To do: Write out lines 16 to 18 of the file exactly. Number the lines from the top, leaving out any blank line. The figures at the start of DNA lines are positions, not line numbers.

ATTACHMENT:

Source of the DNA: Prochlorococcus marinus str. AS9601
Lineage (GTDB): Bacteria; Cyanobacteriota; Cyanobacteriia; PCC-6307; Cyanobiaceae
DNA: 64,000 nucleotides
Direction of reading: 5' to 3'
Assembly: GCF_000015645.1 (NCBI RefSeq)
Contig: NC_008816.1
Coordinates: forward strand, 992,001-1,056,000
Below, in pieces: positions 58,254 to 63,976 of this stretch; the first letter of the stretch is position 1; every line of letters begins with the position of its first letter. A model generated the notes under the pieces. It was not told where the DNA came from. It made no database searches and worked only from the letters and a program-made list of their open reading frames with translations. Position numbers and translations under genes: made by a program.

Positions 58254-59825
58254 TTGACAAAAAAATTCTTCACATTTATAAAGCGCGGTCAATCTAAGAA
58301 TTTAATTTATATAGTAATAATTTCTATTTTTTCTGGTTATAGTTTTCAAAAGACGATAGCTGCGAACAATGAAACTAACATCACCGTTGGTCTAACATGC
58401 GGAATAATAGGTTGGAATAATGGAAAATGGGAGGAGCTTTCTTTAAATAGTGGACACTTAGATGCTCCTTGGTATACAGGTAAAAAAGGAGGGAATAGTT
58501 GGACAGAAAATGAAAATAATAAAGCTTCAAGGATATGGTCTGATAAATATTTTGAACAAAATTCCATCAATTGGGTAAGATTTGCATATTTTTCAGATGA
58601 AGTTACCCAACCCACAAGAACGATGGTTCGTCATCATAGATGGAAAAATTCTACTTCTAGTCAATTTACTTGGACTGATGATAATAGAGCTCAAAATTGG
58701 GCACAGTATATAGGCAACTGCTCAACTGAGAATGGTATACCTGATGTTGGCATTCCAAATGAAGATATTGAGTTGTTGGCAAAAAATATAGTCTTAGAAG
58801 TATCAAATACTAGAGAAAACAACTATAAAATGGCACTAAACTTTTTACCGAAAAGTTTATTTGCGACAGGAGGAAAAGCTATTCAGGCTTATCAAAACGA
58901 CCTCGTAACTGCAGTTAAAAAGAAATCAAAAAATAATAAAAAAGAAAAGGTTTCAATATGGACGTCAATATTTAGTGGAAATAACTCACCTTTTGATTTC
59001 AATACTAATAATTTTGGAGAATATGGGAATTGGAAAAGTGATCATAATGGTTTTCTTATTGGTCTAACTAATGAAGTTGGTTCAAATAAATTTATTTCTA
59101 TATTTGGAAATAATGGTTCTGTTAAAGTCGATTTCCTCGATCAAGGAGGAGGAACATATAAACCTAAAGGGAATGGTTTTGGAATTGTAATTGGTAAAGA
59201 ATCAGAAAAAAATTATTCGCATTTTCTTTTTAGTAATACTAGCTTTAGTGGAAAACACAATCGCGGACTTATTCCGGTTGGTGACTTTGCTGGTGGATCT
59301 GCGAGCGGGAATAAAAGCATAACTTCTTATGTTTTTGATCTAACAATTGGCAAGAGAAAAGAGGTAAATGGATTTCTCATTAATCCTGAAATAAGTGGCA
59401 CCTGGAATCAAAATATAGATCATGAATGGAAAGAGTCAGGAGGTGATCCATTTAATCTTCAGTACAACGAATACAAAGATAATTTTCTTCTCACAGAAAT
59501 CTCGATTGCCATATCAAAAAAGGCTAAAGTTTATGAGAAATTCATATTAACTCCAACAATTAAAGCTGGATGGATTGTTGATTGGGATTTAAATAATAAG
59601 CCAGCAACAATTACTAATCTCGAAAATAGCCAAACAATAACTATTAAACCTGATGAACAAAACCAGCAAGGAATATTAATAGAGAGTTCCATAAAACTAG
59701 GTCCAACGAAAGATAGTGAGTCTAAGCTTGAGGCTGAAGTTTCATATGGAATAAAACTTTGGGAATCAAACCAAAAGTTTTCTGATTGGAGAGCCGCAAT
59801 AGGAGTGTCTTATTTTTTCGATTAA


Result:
58801 TATCAAATACTAGAGAAAACAACTATAAAATGGCACTAAACTTTTTACCGAAAAGTTTATTTGCGACAGGAGGAAAAGCTATTCAGGCTTATCAAAACGA
58901 CCTCGTAACTGCAGTTAAAAAGAAATCAAAAAATAATAAAAAAGAAAAGGTTTCAATATGGACGTCAATATTTAGTGGAAATAACTCACCTTTTGATTTC
59001 AATACTAATAATTTTGGAGAATATGGGAATTGGAAAAGTGATCATAATGGTTTTCTTATTGGTCTAACTAATGAAGTTGGTTCAAATAAATTTATTTCTA